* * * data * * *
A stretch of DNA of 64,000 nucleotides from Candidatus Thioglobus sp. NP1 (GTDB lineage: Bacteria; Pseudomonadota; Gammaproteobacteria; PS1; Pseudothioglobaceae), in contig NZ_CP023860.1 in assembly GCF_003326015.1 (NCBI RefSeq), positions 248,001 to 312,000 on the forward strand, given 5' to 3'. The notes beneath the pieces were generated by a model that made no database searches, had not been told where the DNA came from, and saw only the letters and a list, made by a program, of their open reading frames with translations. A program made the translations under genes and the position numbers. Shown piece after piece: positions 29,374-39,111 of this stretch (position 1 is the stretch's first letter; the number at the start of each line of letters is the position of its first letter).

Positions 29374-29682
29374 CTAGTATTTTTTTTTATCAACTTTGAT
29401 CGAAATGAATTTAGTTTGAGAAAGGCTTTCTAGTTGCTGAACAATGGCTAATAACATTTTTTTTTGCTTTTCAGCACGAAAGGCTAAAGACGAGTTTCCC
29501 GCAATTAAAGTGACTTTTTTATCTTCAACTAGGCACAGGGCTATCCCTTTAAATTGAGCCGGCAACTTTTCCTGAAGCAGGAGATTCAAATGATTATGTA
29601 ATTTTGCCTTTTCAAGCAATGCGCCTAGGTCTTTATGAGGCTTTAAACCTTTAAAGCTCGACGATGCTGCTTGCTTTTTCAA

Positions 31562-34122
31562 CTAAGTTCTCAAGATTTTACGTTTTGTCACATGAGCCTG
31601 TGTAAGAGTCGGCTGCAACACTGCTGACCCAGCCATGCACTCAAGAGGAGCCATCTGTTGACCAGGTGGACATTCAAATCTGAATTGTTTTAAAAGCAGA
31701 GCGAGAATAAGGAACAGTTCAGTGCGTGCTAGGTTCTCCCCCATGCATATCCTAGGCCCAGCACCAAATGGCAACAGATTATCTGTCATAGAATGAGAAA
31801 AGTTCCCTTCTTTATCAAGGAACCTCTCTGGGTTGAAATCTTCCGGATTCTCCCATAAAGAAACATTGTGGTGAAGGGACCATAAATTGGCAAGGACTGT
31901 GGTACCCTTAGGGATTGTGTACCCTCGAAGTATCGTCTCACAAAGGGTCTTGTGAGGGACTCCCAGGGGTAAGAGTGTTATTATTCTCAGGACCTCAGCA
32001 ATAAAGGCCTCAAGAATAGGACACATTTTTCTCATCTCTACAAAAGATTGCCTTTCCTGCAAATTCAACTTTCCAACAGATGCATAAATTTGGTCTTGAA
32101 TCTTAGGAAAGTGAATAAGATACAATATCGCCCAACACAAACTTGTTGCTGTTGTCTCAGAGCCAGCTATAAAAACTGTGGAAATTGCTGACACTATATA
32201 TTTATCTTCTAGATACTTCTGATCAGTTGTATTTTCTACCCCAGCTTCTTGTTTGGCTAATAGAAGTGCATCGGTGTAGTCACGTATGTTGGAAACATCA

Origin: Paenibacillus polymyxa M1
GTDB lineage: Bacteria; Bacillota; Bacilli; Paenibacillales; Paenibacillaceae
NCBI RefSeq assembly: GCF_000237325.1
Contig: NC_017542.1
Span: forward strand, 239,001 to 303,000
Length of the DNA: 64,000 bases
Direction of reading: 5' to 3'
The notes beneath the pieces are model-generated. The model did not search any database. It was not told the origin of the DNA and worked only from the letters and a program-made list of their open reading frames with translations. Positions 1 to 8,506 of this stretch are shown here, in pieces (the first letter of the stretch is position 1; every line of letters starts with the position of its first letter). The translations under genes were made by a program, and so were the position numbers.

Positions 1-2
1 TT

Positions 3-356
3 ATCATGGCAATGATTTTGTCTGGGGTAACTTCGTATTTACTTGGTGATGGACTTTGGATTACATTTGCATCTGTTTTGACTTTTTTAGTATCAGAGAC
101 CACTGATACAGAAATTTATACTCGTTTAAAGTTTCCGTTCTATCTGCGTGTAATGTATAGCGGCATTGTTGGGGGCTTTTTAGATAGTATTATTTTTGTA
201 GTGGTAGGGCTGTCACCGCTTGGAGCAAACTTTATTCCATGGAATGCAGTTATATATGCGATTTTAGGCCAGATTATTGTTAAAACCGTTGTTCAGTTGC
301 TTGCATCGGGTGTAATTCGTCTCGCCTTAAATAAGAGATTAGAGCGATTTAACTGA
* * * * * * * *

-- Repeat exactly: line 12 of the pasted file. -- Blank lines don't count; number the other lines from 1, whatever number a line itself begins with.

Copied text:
31901 GGTACCCTTAGGGATTGTGTACCCTCGAAGTATCGTCTCACAAAGGGTCTTGTGAGGGACTCCCAGGGGTAAGAGTGTTATTATTCTCAGGACCTCAGCA